Scammers use fake chat boxes to steal bank info - AmericaNowNews.com

Scammers using fake help chats

Crooks are getting pretty savvy when it comes to online scams. There's a scary one you need to watch out for if you do your banking online: Criminals are creating fake "chat boxes" in hopes of draining your account.

Rex Hockemeyer with Union First Market Bank says crooks are using fake pop-up chat boxes to collect your personal information. He says, "It is difficult to track and these people are computer programmers, so they are pretty savvy."

It happens when your computer is infected with malware. The malicious program waits for you to enter a bank site and then attacks. A fake chat box that appears to be from your bank pops up and the criminals go to work.

"The scammer will ask for your personal information, your user ID, your password, maybe your account number. Banks already have that information," Hockemeyer says.

A red flag you're infected with this chat box virus is that you may get a grammatically challenged message on your computer that says, "The system couldn't identify your PC. You will be contacted by a representative of bank to confirm your personality. Please pass the process of additional verification otherwise your account will be locked."

The key to protection, Hockemeyer says, is to remember that the bank already knows who you are and will never ask for your personal information. If someone does, it is almost always a scam. Log off the site and call your bank.

Another safeguard is to download an antivirus program on your computer.

"Load it on your computer, make sure it is current. That will protect a large percentage from these types of scams, because the software can't be loaded on your computer to begin with," Hockemeyer says.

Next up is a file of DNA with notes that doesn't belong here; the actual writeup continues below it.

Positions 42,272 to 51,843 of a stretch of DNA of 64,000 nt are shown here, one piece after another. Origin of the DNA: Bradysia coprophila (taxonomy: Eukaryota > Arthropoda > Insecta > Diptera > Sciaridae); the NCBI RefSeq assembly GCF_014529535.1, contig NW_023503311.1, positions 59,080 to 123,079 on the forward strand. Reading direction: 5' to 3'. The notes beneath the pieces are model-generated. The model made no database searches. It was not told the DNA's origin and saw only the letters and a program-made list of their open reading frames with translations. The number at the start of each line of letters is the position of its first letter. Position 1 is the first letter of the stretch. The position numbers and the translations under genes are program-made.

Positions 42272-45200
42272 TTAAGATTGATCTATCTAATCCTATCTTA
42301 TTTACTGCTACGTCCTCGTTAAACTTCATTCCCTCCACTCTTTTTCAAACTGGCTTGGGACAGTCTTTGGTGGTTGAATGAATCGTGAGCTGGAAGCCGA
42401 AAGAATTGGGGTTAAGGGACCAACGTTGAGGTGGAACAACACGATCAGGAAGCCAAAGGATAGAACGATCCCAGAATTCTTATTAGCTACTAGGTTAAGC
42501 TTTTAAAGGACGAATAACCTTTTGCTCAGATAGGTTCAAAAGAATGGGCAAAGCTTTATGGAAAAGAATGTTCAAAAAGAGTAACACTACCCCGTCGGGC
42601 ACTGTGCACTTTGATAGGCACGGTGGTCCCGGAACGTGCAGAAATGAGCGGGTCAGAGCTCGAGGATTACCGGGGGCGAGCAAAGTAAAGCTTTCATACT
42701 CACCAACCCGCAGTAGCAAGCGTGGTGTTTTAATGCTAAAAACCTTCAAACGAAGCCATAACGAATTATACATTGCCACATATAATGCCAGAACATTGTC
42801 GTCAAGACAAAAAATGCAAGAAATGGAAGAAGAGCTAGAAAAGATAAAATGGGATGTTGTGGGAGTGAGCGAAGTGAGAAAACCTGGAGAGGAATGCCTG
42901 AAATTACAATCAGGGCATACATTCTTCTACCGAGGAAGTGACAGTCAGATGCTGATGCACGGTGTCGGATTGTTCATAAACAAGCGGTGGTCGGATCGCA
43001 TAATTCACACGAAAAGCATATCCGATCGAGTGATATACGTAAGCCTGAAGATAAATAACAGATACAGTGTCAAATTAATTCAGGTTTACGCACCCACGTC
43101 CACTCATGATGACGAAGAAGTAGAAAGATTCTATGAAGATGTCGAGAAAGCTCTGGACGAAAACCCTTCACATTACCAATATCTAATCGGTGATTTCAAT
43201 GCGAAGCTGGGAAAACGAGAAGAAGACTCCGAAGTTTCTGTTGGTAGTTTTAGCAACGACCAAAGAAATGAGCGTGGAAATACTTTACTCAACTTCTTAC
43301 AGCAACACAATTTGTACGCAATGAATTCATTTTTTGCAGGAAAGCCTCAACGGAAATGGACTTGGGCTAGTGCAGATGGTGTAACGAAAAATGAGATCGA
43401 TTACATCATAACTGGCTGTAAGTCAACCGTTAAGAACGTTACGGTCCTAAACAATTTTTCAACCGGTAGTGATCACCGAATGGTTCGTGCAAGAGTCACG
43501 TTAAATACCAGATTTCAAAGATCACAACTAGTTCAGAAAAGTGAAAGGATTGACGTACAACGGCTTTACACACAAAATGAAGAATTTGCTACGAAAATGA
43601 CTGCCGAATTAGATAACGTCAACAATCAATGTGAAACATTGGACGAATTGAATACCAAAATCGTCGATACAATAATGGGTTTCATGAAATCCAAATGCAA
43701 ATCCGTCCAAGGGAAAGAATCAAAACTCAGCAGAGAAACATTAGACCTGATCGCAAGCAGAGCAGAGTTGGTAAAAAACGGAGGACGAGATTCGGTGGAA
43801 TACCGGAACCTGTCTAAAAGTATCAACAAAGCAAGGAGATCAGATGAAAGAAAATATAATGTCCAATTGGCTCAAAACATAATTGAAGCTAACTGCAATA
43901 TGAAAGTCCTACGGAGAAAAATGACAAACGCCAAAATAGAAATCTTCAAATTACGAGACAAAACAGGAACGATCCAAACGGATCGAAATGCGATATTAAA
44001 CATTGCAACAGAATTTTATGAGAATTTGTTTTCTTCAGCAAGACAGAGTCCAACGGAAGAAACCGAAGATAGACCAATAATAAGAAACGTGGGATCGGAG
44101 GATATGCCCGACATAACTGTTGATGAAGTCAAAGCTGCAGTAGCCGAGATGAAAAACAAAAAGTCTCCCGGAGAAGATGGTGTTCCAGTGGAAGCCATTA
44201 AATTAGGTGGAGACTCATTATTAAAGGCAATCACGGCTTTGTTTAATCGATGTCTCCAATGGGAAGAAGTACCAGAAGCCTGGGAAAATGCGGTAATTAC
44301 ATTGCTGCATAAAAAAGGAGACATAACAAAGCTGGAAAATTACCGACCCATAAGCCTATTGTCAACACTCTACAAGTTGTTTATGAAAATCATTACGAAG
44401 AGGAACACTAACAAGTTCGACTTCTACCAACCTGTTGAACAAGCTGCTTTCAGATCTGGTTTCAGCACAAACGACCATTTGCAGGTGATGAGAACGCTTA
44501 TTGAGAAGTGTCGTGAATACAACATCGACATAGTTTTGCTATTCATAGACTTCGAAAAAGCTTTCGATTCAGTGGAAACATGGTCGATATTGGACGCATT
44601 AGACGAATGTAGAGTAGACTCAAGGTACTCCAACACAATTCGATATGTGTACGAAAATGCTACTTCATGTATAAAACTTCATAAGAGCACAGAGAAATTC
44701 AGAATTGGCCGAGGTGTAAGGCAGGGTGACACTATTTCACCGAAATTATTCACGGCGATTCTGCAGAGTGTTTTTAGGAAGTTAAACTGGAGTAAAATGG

Banks like Union First work hard to keep you safe and offer tips on their website about scams and fraud schemes to watch out for.

Charles Driest is the Online Banking Manager for Union First. He says this pop-up box scam shouldn't deter you from banking online.

"Definitely don't be afraid," he adds. "Online banking is very safe. We utilize multiple levels of security."

Banking experts say when you use the chat box feature, pay close attention to the message from the person on the other end. Check for grammar mistakes, look for your bank's logo and other branding to be consistent with your banking site.

Union First says it is not aware of any victims and like all banks, it continues to work hard to stay one step ahead of the criminals.

Driest says, "You look at bank vaults and bank vaults went from being very simple, to very sophisticated. Online is very much the same thing."

If you think you're a victim, don't wait around! Check your account to make sure all your money is there and contact your bank.

For more information on this scam visit the link below.

Http://www.trusteer.com/blog/speaking-devil-%E2%80%93-malware-adds-live-chat-commit-fraud

Copyright 2012 America Now. All rights reserved.

  • Most Popular StoriesMost Popular StoriesMore>>

  • Physicians warn against giving melatonin to children

    Physicians warn against giving melatonin to children

    Parents desperate to get their troubled sleepers to bed are turning to synthetic melatonin, which is a supplement sold over the counter. But expert warn it could have adverse effects on child development.
    Many adults turn to sleep aids like melatonin, but now more parents are giving them to their kids, too. We talked to physicians to see what they had to say about how it could affect your child's development.
  • Six deadly foods for dogs

    Six deadly foods for dogs

    Every pet owner knows a dog can get into just about anything around the house. One woman found that out the hard way when her dog ate a bunch of grapes! Turns out, that's one of the most dangerous foods
    Every pet owner knows a dog can get into just about anything around the house. But these common snacks could be fatal for Fido.
  • Mouse droppings cause disease

    Mouse droppings cause respiratory disease

    Mice are one of the most resilient mammals living on the planet. Some people have them as pets, and they're also used in laboratory experiments. If wild mice get inside your house, they can potentially
    If wild mice find a way inside your home, they can potentially cause thousands of dollars worth of damage to your drywall and insulation. They can also transmit a harmful disease which can cause death in humans. 
Powered by WorldNow